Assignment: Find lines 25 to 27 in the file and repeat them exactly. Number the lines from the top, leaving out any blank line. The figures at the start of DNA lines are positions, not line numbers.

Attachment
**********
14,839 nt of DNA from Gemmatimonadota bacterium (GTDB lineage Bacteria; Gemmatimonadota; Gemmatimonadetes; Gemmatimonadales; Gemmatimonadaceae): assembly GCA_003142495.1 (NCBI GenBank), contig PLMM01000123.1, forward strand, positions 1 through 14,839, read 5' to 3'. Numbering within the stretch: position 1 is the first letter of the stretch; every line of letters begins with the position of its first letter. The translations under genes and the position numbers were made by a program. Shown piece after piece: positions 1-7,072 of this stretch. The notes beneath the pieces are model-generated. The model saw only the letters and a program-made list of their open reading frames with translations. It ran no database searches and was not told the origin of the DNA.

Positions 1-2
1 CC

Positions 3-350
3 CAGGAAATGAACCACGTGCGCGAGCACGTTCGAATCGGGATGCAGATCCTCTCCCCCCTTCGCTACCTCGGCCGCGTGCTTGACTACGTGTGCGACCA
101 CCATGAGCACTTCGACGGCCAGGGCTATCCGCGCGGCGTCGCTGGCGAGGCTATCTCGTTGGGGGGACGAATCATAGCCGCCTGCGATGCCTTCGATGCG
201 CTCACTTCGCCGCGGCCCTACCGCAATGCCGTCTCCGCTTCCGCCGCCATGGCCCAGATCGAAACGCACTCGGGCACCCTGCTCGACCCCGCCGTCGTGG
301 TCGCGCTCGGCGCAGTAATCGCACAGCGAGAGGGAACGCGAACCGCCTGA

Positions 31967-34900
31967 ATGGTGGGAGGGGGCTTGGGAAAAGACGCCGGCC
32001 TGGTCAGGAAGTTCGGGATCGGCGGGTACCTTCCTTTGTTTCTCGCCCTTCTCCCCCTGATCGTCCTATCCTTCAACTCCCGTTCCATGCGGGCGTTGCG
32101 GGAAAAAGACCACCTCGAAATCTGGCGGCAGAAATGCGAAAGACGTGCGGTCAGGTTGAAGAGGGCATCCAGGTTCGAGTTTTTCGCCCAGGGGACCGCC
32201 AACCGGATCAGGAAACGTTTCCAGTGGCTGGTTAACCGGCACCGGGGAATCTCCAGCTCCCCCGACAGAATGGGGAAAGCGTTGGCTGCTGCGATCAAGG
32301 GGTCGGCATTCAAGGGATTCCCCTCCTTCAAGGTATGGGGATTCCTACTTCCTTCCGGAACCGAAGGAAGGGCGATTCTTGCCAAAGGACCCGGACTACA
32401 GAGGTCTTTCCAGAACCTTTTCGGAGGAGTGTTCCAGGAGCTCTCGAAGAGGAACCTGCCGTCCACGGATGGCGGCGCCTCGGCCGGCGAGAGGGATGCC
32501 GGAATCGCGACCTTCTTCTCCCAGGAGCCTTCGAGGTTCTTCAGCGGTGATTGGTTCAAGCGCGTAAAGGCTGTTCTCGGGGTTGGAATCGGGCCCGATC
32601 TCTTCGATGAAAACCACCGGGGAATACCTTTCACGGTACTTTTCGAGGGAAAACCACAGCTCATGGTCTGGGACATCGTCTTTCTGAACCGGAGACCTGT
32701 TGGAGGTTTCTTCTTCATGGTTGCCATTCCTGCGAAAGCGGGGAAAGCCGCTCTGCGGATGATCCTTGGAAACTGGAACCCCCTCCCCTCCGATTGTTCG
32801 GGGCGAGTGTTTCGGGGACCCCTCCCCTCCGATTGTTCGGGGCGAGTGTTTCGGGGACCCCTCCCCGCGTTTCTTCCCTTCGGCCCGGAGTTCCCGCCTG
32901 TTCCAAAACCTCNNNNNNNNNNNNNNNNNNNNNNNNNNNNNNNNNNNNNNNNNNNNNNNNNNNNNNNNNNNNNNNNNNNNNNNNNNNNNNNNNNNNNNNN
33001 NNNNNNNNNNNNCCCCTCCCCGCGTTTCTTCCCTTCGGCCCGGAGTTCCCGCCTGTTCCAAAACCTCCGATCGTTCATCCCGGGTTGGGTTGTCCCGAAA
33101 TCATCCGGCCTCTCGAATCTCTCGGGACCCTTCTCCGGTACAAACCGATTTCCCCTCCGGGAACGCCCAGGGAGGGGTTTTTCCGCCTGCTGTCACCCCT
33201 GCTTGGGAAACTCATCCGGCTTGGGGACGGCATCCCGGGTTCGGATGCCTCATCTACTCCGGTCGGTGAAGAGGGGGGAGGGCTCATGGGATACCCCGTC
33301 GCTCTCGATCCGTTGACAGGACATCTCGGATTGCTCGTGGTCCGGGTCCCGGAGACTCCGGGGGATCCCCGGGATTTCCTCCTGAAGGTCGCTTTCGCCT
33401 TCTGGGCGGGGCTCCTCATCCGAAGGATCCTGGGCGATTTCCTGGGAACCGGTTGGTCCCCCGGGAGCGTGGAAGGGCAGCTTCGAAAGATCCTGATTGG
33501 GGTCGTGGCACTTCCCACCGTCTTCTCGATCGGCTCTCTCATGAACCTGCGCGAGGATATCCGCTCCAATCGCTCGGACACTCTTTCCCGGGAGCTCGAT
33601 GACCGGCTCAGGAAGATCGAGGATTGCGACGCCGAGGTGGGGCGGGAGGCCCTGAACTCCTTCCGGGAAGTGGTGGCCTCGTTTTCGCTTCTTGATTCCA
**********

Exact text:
33401 TCTGGGCGGGGCTCCTCATCCGAAGGATCCTGGGCGATTTCCTGGGAACCGGTTGGTCCCCCGGGAGCGTGGAAGGGCAGCTTCGAAAGATCCTGATTGG
33501 GGTCGTGGCACTTCCCACCGTCTTCTCGATCGGCTCTCTCATGAACCTGCGCGAGGATATCCGCTCCAATCGCTCGGACACTCTTTCCCGGGAGCTCGAT
33601 GACCGGCTCAGGAAGATCGAGGATTGCGACGCCGAGGTGGGGCGGGAGGCCCTGAACTCCTTCCGGGAAGTGGTGGCCTCGTTTTCGCTTCTTGATTCCA